Last week, on June 6th, the Western World remembered all of the soldiers who lost their lives on the D-Day beaches of Normandy, France, in 1944. On this 70th anniversary, one man was remembered in particular, Fr.Ignatius Maternowski, OFM Conv. Fr. Ignatius is believed to be the only Catholic chaplain who was killed on the day of the Allied landings.
Father parachuted in with members of the 508th Parachute Infantry Regiment of the 82nd Airborne Division. Father landed safely near Guetteville and sought out a place where the injured could be treated. He then crossed enemy lines to seek out his German counterpart to see if he could set up a common hospital. Clearly displaying his red cross arm band and chaplain insignia, he was nonetheless shot in the back by a German sniper. He was 32 years old.
Father’s body lay where he was shot for 3 days until the Allies could move in. His body was buried in a cemetery near Utah Beach. Later, his remains were exhumed and reburied in the Franciscans’ Mater Dolorosa Cemetery in South Hadley, Massachusetts. Father was a Holyoke native.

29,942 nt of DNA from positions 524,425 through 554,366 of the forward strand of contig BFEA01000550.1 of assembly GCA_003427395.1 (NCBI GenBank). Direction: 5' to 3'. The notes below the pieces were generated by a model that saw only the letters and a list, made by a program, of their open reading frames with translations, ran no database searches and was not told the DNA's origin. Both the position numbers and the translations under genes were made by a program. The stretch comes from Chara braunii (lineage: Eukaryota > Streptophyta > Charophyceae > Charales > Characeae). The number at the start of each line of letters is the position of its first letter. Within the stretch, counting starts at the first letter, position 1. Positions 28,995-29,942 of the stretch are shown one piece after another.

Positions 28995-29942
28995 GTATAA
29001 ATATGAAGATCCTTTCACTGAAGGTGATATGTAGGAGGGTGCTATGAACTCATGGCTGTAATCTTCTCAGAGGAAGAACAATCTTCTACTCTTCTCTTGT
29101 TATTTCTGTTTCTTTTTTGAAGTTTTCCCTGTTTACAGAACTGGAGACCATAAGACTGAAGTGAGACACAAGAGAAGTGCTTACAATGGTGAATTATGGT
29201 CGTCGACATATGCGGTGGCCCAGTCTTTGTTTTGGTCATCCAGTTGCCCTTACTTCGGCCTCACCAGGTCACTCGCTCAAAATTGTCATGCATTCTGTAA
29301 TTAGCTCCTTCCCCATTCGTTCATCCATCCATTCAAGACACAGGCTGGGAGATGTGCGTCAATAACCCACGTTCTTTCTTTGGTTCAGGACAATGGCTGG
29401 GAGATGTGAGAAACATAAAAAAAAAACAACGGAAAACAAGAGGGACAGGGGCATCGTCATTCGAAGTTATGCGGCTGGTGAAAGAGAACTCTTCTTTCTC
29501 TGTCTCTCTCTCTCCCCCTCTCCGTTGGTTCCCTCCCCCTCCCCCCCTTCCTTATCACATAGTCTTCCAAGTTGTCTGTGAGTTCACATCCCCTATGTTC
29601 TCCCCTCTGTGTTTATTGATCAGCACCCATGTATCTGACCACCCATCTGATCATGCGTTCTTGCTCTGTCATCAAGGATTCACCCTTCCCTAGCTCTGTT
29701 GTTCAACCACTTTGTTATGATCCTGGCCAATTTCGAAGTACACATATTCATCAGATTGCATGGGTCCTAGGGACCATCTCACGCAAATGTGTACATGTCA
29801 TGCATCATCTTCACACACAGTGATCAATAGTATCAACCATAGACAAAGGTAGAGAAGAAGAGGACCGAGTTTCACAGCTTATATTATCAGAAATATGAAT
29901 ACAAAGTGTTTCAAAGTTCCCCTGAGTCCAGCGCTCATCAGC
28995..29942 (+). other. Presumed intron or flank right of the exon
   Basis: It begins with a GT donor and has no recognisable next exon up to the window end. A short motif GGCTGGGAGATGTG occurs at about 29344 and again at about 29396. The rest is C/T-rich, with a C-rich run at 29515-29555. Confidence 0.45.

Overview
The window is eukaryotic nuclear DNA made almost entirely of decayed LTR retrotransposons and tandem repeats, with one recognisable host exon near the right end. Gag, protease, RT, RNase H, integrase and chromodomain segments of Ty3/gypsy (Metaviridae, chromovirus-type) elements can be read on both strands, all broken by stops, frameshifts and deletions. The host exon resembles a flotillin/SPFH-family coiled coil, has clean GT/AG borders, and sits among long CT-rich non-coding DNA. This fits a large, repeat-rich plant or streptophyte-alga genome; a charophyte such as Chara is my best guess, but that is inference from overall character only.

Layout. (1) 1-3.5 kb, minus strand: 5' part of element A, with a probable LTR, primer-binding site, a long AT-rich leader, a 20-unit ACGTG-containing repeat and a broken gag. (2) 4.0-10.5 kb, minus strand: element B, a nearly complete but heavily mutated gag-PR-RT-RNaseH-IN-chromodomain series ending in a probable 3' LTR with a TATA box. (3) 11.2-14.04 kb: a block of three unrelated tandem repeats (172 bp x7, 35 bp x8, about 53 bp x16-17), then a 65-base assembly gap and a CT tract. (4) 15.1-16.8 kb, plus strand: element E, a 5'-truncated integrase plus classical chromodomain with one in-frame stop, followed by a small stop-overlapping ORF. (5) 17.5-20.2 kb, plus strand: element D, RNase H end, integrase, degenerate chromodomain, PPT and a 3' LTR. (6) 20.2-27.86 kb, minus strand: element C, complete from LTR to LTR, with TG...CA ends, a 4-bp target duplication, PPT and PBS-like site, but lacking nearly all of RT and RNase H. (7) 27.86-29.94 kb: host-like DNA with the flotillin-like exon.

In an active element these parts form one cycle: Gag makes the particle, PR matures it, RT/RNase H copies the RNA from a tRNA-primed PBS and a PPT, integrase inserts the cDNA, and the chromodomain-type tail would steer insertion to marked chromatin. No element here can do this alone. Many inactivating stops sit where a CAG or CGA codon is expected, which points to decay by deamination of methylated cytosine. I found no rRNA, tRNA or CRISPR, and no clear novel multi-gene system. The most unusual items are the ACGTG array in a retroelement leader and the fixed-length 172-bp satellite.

“His quiet heroism is the stuff of legend,” said Conventual Franciscan Father James McCurry, minister provincial of Our Lady of Angels province. He exemplified “goodness and self-sacrifice above the call of duty.”
Fr. McCurry was present in Normandy during the ceremonies and told the people of Guetteville, “I stand here today on this hallowed ground, in my role as Father Ignatius’s next of kin – his Franciscan brother. Permit me to thank the good people of Guetteville and Picauville for the loving attention that you continue to show to his memory.”
The marker on his grave reads: “No Greater Love.”